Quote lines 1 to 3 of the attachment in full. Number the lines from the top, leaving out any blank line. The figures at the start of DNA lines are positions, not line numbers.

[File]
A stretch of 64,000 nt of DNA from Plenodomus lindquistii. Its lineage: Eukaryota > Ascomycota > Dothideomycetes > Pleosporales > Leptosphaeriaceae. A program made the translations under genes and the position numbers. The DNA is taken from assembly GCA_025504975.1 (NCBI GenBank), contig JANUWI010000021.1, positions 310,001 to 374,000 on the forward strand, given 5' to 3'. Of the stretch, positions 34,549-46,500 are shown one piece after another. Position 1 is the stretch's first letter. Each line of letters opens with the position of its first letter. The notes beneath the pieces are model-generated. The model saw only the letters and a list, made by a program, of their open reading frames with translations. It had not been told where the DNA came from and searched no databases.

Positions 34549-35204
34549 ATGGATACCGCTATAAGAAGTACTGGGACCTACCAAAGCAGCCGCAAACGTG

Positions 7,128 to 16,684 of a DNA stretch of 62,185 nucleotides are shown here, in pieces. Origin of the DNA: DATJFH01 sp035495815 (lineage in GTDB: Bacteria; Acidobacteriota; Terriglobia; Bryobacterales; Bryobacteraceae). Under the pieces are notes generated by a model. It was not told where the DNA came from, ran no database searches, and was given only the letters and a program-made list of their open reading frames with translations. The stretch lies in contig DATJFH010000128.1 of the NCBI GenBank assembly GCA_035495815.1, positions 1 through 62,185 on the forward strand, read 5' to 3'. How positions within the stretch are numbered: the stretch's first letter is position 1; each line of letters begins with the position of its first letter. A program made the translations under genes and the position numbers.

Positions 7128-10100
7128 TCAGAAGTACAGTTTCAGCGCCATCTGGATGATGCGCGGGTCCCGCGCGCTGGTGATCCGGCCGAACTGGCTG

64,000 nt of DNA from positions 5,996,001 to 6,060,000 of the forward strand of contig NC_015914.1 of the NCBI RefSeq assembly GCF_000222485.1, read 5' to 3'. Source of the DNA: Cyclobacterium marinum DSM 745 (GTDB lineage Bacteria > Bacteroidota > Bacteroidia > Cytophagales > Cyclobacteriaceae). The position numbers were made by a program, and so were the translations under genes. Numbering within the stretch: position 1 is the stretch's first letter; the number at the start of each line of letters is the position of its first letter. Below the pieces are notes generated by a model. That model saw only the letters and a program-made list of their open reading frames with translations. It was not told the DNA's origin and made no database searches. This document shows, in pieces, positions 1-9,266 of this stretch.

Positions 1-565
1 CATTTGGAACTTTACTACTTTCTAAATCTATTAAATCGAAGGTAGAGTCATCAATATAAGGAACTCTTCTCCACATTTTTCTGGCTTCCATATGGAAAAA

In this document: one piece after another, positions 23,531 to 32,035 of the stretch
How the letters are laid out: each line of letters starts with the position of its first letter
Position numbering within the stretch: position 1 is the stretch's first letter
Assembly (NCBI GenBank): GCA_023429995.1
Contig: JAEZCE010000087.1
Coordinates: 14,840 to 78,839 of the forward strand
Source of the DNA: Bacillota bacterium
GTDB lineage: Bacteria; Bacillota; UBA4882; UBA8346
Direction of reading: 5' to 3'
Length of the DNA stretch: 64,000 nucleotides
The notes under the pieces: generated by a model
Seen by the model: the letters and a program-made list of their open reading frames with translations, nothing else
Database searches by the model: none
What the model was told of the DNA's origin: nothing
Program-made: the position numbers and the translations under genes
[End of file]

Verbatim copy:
A stretch of 64,000 nt of DNA from Plenodomus lindquistii. Its lineage: Eukaryota > Ascomycota > Dothideomycetes > Pleosporales > Leptosphaeriaceae. A program made the translations under genes and the position numbers. The DNA is taken from assembly GCA_025504975.1 (NCBI GenBank), contig JANUWI010000021.1, positions 310,001 to 374,000 on the forward strand, given 5' to 3'. Of the stretch, positions 34,549-46,500 are shown one piece after another. Position 1 is the stretch's first letter. Each line of letters opens with the position of its first letter. The notes beneath the pieces are model-generated. The model saw only the letters and a list, made by a program, of their open reading frames with translations. It had not been told where the DNA came from and searched no databases.

Positions 34549-35204
34549 ATGGATACCGCTATAAGAAGTACTGGGACCTACCAAAGCAGCCGCAAACGTG